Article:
This is one part of an ongoing series chronicling the volunteering experiences of Nick Thayer, who recently returned from a 2 month visit to Ethiopia Reads schools and libraries in Addis Ababa.
By Nicholas Thayer
Sammy, Nati, Surafi, Nardos, Hanna, Tigist, Fraol. Semhal, Yemisrach, Bronn, Kalkidan. The girl with the crazy hair; the girl with the black mark in the white of her eye; the hilarious boy with the smile of an angel; the girl who promised to shoulder dance for me before I left; that one adorable little boy who is terrified of me and doesn’t understand a word of English but somehow excels at Simon Says. The 3-year old who burst into tears literally within seconds of seeing me for the first time, and the 4-year old whose front tooth got pushed into a fight against my knee and lost. Yosef, who can barely read English but still gives it a go every time I ask him to, and the countless others like him.
Nameless faces, faceless names, named faces, faces and names. People with whom I have nothing in common, apart from a few brief moments in time during which we happened to be in the same geographical place in the world. And yet, people with whom I have shared so much. People who I would love to get to know better, but can’t because of geography, the one thing that originally brought us together. People - all smart, all kind, some shy, very funny, good-looking, quite talented, and certainly destined for something greater than their local children’s library. But then, what could possibly be greater than a children’s library?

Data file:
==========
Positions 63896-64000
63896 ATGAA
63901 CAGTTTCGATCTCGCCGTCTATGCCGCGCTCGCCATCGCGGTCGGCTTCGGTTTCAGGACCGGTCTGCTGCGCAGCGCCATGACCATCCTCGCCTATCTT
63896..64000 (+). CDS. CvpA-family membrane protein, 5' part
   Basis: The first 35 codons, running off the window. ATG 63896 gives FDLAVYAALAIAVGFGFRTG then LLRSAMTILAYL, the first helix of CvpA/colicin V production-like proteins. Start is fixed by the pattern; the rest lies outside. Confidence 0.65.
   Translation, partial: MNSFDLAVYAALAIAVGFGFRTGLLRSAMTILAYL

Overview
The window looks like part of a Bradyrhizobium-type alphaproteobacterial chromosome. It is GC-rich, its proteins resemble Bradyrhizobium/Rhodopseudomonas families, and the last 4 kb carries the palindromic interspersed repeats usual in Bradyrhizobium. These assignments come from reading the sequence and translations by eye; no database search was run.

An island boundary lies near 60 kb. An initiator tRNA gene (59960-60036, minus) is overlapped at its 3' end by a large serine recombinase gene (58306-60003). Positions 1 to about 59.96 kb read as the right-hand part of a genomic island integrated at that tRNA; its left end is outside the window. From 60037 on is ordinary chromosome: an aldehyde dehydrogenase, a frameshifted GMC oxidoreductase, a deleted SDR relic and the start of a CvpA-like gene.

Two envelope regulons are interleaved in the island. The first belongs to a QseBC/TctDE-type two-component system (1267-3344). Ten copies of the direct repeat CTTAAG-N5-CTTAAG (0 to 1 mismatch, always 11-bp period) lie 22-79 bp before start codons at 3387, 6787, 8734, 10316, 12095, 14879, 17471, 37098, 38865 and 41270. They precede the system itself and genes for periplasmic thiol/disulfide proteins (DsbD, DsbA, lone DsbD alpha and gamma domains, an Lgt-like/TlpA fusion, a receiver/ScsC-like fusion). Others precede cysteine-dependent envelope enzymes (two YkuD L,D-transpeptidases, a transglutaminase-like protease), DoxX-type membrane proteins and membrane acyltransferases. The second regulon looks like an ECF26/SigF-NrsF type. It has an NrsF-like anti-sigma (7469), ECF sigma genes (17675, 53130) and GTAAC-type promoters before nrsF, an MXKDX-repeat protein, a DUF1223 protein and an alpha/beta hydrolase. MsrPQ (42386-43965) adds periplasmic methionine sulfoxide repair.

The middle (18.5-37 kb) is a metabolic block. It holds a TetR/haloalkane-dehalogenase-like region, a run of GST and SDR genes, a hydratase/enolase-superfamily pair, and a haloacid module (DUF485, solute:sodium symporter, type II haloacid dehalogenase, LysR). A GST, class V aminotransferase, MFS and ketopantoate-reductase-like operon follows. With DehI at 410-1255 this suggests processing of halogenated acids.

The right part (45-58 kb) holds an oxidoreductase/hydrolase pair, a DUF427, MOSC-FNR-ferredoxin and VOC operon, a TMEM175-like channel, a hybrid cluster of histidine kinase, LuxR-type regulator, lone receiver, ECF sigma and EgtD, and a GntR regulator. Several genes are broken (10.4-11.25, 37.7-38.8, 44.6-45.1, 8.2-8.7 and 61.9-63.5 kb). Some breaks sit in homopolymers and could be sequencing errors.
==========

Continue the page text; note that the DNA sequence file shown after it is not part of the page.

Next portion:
Ah, Simon Says...a game that communicates so much more than my broken Amharic or their timid English ever could, and yet that we only started within the last 3 weeks of my time here. And the Hokey-Pokey. I had the pleasure of teaching that on a day when we had about 10 kids in the library; doesn’t sound like much, but when they all speak only minimal English, teaching American culture suddenly becomes more difficult. This meant that I wasn’t sure at first whether or not I would be able to give the individual help I thought they needed to actually learn it, instead of just leaving them confused about the white guy singing some weird song and dancing like a drunken ape. In the end, they all learned it at least 80% of perfectly within an hour and a half; one kid came back two days later and pulled me aside to show me the whole thing. (I can still picture him practicing that first night in his house, determined to not let me down.) I have a hard time writing longingly about 7-Up, the third game we played regularly...it seemed that the kids were always able to tell when it was me touching their thumb, and I was rarely able to do the same. I suspect cheating.
Check back soon for the Part 2 in Nick's story!